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19 new books to add to your summer reading list—hurry!

Katie Yee

August 18, 2020, 9:30am

Ah, the days of summer are winding down. The days are getting shorter. The leaves are starting to brown. The air feels a little crisper. (Unless you’re in Death Valley. Global warming is real!!) Before we switch over to full-blown sweater weather, here are some new titles to sneak onto your summer reading list.


the patron saint of pregnant girls_ursula hegi

Ursula Hegi, The Patron Saint of Pregnant Girls

“Mesmerizing … Hegi’s command of the plot and ability to render poignant characters create a satisfyingly emotional story.”
–Publishers Weekly


Rick Perlstein, Reaganland

Rick Perlstein, Reaganland
(Simon & Schuster)

“A hallmark of Perlstein’s work is his blending of political and cultural history, often a tricky balance.”


a room called earth_madeleine ryan

Madeleine Ryan, A Room Called Earth

“The narrator’s voice is astute, clear and strong as the vodka she likes, as luminous as sparkling stars. Madeleine Ryan has created a marvelous woman and a joyous story.”
–Shelf Awareness


nothernmost_peter geye

Peter Geye, Northernmost

“One man’s terrifying story of survival in an Arctic wasteland reverberates profoundly in the life of his distant descendant.”


Nazanine Hozar, Aria

“Hozar expertly weaves people in and out of Aria’s life and crafts a living, breathing environment for her heroine to inhabit, and brings things to a charged climax. This will be hard for readers to shake.”
–Publishers Weekly


work mate marry love _ debora l spar

Debora L. Spar, Work Mate Marry Love

“Spar’s explanations of how specific technologies developed are lucid and insightful. Readers will take comfort in this clear-eyed assessment of humanity’s ability to adapt to technological change.”
–Publishers Weekly


Black Bottom Saints_Alice Randall

Alice Randall, Black Bottom Saints

“The last testament of an African American showbiz insider is here rendered as an impassioned, richly detailed, and sometimes heartbreaking evocation of Black culture in 20th century Detroit and beyond.”


borges and me_jay parini

Jay Parini, Borges and Me

“Fans of both Borges and Parini will delight in this touching coming-of-age memoir.”
–Publishers Weekly


time of the magicians_wolfram eilenberger

Wolfram Eilenberger, Time of the Magicians
(Penguin Press)

“[Eilenberger’s] lucid presentation of his characters’ often hard-to-comprehend thinking and the muddy language in which they expressed it make this book invaluable for anyone seeking to learn about these extraordinary figures.”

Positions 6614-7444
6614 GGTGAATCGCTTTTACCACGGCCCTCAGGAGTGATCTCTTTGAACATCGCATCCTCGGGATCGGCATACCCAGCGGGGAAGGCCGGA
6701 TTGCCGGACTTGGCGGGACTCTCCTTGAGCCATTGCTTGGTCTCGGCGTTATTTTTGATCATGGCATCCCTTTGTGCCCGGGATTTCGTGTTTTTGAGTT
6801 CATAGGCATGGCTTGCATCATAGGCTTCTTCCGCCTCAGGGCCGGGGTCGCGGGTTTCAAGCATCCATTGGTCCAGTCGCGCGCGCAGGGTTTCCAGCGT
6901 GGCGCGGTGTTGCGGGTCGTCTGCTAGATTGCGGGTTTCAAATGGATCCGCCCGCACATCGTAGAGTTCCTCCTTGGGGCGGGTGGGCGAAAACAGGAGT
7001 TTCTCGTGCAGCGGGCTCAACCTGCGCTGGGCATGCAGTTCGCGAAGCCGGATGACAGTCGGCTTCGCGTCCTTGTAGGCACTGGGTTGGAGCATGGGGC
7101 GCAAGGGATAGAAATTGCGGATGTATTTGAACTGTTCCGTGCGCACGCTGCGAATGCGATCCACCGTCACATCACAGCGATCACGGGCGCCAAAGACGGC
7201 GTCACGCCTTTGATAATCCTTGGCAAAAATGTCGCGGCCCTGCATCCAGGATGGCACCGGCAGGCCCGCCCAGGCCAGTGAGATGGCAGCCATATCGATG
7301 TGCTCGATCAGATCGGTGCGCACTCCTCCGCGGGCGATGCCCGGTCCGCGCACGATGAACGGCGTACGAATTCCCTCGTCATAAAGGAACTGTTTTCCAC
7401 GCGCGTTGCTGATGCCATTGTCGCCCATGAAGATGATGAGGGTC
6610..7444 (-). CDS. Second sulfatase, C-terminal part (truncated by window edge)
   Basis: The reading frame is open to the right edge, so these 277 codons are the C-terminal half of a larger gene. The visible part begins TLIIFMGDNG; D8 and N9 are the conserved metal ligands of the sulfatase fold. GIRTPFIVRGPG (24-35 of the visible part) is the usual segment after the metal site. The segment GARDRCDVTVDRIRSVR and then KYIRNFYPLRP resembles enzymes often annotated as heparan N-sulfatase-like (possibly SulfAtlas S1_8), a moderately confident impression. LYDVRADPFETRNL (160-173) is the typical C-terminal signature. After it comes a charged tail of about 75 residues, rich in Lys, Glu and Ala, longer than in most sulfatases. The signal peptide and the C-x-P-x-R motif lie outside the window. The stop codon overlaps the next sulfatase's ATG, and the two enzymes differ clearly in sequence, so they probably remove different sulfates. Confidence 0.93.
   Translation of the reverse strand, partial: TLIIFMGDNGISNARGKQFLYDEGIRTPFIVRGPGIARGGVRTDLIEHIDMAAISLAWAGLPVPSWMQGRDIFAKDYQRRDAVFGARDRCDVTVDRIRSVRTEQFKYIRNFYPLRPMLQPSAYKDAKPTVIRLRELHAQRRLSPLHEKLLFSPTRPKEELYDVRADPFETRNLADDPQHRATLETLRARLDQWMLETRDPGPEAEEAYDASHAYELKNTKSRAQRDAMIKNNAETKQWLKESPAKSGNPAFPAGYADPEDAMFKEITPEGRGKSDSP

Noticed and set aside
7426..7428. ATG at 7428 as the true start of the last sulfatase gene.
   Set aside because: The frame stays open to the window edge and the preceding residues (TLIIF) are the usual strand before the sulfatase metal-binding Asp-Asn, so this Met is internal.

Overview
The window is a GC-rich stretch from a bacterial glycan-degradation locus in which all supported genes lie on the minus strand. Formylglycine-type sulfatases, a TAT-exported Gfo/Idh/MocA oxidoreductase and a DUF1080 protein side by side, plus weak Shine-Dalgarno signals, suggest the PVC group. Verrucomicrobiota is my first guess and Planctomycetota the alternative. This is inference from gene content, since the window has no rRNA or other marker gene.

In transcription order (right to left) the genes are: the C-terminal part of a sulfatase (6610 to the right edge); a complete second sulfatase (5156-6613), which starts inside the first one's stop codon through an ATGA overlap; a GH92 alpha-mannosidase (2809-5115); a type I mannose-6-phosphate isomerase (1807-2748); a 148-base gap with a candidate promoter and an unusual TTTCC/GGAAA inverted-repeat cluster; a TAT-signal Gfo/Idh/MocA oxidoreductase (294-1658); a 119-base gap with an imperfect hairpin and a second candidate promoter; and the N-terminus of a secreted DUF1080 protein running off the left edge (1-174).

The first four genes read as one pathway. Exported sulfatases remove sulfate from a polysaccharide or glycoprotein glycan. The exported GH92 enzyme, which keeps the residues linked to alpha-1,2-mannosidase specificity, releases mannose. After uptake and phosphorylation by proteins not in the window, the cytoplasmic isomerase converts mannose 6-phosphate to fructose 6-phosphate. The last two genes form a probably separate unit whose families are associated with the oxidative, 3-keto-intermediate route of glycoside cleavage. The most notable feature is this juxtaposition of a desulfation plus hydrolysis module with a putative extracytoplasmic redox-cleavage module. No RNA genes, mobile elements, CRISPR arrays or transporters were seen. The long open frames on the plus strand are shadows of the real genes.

stanley kubrick_david mikics

David Mikics, Stanley Kubrick: American Filmmaker
(Yale University Press)

“Kubrick fans will enjoy this brisk but thorough biography of a consummate filmmaker.”
–Publishers Weekly


The Queen of Tuesday

Darin Strauss, The Queen of Tuesday
(Random House)

“…the questions of how family legends both obscure and reveal the truth will keep readers turning the pages.”
–Publishers Weekly


the new american, micheline aharonian marcom

Micheline Aharonian Marcom, The New American
(Simon & Schuster)

“[A] poetic nightmarescape that hums with foreboding and the anguish of lost innocence.”


the smallest lights in the universe_sara seager

Sara Seager, The Smallest Lights in the Universe

“The interior journey she traces here is as extraordinary as her scientific career. A singular scientist has written a singular account of her life and work.”


Lawrence Osborne, The Glass Kingdom

Lawrence Osborne, The Glass Kingdom

“A seductive, darkly atmospheric thriller with a spine-tingling climax.”


Chris Hamby, Soul Full of Coal Dust

Chris Hamby, Soul Full of Coal Dust
(Little, Brown)

“A solid contribution to the literature of resource extraction and its discontents.”


Jessica Gross, Hysteria

Jessica Gross, Hysteria
(Unnamed Press)

“Gross succeeds in capturing the complexities of sex addiction. It is every bit a page-turner as it is a descent into sexual madness.”
–Publishers Weekly


Marieke Lucas Rijneveld, tr. Michele Hutchison, The Discomfort of Evening

Marieke Lucas Rijneveld, The Discomfort of the Evening

“There is a bold beauty to the book, which for all its modernity seems to be set in a different age of automatic religious belief.”
–The Economist


Emma Jane Unsworth, Grown Ups

Emma Jane Unsworth, Grown Ups

“This witty novel could not be more spot on for our day and age, told through texts, emails and social media posts as Jenny navigates floundering friendships, career failures and best of all, living again with her mother in her 30s.”


Lisa Hanwalt_I Want you

Lisa Hanawalt, I Want You
(Drawn & Quarterly)

“They hit as freshly funny and subversive, and will appeal to dedicated fans of Hanawalt’s peculiar oeuvre as well as those just getting an introduction.”
–Publishers Weekly


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